Green Inspiration from Painter Milton Avery

Green Inspiration from Painter Milton Avery

Mark Chamberlain
Sep 15, 2009

I happened across a gallery exhibition of paintings by Milton Avery over the weekend — a favorite of mine in my halcyon days of art school — and I thought a quick discussion of his work would dovetail nicely with Arts, Crafts and Collections month here at Apartment Therapy.

I haven't come across a grouping of his work in ages, yet quickly re-embraced what I loved about his work in the first place — softness, great shape, graceful clumsiness, deliberation and, yes, color. What caught my eye this time around was green, a color I hate unless I love it, and here I loved it. Avery uses a wide set of colors that never settle on being the same thing twice. Look for green that is arsenic, coke-bottle and lichen; there are warm fir and olive greens, and musty greens redolent of an English castle.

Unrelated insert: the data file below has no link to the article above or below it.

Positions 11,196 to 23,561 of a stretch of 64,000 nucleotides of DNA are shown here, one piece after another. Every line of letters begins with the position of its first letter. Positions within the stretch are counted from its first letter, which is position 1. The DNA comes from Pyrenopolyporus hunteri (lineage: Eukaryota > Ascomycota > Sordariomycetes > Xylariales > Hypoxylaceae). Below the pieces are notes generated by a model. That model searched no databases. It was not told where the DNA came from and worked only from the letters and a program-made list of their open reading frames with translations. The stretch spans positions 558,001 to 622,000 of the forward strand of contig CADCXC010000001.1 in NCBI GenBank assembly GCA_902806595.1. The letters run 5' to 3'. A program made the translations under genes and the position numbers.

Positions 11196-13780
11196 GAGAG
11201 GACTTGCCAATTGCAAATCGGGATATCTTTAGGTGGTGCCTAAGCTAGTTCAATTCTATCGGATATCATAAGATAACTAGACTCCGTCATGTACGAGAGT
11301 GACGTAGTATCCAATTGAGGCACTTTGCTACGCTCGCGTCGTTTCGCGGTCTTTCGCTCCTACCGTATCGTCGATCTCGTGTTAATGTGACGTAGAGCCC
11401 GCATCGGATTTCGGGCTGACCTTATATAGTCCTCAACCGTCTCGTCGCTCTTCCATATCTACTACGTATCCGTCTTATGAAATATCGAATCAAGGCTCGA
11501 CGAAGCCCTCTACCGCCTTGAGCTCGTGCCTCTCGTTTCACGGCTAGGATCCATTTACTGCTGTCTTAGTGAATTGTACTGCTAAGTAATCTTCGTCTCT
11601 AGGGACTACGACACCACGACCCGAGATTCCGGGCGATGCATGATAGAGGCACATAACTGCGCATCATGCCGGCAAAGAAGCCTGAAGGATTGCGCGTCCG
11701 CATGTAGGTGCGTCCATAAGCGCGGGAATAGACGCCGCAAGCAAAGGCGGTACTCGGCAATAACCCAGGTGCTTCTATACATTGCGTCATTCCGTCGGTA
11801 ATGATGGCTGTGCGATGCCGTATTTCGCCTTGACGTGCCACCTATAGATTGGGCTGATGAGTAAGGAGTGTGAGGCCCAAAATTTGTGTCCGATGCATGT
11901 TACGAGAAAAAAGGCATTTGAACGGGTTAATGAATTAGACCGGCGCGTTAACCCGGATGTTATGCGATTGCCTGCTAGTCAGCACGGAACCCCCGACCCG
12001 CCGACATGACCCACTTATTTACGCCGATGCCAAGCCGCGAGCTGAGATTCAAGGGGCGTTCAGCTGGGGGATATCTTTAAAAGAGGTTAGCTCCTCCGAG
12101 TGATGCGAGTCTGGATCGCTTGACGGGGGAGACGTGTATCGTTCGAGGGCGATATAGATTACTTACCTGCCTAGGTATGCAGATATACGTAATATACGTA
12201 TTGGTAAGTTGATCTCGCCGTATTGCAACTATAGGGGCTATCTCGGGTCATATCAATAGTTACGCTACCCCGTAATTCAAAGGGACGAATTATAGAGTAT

The green in the opening photo is a good point to interject "interiors" into the conversation, and it's a color that I think of as "old" though here it looks properly Mid-Century. Try Farrow & Ball for a good set of greens that would look good in a 18th century estate or work well to contemporary advantage.

Milton Avery on view through October 3, 2009 at the DC Moore Gallery, 724 Fifth Avenue at 57th Street.

(Images: courtesy DC Moore Gallery)

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